White House outbreak shows limits of COVID-19 testing strategy


Days after President Trump tested positive, White House press secretary Kayleigh McEnany has also tested positive for COVID-19.


White House Press Secretary Kayleigh McEnany said she tested negative for COVID-19 “every day since Thursday” – until she tested positive Monday. 

McEnany’s disclosure shows the limits of daily testing in halting the spread of the coronavirus that causes COVID-19. A person might have such small traces of the virus after exposure a case isn’t identified until days later, even using the most accurate and sensitive tests.

It’s “what we call a window period: that’s the period after you get infected and before you test positive,” said Dr. Richard Scanlan, chair of the College of American Pathologists Council on Accreditation.

The widening outbreak of people connected to President Donald Trump brings new scrutiny to the White House’s strategy, which relies on testing everyone who comes in close contact with

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Congress Limits Medicare Part B Premium Increase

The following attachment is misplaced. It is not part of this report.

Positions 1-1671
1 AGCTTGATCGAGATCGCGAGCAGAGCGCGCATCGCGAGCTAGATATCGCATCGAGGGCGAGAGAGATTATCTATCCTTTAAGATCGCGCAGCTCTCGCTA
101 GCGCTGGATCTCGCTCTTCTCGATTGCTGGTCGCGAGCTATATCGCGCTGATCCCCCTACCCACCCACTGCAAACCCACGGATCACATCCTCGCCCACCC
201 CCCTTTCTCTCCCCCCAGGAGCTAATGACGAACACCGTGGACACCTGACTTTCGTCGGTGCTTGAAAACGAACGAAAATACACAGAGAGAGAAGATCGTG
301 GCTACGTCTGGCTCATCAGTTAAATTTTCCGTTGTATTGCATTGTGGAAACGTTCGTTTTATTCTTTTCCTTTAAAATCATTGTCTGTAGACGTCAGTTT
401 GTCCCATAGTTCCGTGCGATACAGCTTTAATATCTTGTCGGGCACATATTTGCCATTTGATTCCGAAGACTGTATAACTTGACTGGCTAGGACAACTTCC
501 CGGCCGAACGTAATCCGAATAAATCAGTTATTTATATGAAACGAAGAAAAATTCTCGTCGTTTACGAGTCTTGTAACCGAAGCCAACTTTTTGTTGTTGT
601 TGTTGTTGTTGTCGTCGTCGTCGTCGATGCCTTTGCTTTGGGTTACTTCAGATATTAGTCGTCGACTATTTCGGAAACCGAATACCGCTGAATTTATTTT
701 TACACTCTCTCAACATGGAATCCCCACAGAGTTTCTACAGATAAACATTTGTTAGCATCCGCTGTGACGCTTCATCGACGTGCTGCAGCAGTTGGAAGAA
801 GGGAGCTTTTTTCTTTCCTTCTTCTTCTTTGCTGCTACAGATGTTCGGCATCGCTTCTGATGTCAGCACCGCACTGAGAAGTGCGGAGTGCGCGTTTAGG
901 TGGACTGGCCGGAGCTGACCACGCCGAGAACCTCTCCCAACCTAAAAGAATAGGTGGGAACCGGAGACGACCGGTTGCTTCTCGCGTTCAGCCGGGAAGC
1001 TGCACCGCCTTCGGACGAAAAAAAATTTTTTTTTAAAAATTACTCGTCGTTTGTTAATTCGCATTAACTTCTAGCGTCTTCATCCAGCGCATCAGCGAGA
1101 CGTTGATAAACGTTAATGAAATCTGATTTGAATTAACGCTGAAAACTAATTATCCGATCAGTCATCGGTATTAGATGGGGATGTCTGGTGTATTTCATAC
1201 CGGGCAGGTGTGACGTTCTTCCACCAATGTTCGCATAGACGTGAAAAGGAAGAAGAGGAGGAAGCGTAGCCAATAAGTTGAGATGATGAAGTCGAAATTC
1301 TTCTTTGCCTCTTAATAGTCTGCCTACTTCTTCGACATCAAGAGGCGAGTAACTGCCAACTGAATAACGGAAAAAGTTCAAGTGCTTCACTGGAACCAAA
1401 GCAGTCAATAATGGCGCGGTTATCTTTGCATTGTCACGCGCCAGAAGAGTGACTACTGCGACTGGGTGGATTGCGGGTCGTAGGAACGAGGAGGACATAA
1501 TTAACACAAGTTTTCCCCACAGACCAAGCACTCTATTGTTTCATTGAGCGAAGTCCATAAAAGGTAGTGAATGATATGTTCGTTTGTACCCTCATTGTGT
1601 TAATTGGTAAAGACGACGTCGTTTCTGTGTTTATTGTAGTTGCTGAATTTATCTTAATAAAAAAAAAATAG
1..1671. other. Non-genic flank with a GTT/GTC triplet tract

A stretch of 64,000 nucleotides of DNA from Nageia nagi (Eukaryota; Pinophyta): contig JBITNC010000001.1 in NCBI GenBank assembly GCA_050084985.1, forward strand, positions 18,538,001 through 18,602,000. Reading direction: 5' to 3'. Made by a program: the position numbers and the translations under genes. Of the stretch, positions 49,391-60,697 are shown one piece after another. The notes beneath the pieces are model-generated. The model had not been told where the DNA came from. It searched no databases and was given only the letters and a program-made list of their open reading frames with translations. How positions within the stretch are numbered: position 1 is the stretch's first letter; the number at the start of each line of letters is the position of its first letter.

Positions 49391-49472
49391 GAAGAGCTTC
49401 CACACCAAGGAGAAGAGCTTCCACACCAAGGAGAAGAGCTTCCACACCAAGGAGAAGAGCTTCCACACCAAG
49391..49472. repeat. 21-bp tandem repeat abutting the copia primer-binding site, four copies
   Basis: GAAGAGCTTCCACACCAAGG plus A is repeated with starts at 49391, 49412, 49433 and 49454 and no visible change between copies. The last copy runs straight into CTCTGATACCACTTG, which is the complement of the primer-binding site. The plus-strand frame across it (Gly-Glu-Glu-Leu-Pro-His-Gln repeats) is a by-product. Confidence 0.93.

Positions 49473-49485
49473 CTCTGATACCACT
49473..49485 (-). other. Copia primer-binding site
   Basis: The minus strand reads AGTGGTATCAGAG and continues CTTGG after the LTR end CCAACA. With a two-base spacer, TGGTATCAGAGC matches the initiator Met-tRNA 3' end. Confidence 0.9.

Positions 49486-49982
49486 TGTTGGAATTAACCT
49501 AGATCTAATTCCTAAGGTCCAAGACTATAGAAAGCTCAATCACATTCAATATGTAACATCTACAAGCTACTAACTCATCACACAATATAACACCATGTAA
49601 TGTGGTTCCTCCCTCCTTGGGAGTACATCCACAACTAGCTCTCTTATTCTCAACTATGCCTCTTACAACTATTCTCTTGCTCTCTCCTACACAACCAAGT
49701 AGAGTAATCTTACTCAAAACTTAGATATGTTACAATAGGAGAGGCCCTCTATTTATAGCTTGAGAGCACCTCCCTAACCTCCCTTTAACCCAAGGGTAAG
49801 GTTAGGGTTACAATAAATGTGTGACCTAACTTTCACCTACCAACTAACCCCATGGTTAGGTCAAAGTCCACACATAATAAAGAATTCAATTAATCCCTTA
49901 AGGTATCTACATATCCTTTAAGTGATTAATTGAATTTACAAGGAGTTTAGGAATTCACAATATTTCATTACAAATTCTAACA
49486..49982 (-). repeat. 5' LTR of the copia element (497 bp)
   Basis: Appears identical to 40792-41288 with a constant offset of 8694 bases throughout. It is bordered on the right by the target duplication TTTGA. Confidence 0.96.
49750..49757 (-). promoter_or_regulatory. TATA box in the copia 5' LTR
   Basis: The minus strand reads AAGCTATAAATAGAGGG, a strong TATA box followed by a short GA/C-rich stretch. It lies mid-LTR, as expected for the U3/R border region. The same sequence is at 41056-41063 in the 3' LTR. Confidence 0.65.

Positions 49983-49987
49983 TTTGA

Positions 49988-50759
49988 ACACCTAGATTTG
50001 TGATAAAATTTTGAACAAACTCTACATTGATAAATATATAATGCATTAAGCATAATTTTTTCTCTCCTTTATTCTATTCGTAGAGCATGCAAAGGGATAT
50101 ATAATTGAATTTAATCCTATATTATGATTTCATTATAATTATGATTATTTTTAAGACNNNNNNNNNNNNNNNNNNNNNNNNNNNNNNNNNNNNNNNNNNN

The larger-than-usual Part B premium increase was projected because of the increased emergency Medicare spending resulting from the COVID-19 pandemic. In addition to the health care costs to treat the coronavirus, the federal government also has been paying doctors and other Part B providers to offset the money those providers have lost because many Medicare enrollees have postponed some routine and preventive care during the crisis.

To offset this emergency spending and avoid a large premium increase, Congress in the new budget law added enough money to Medicare so, according to a spokesman for House Speaker Nancy Pelosi, the Part B premium will increase only by an estimated $4 a month. CMS officials are expected to announce the new premiums and deductibles for Original Medicare in the next few weeks. Open enrollment for Medicare starts on Oct. 15 and runs through Dec. 7.

The annual Part B premium increase is

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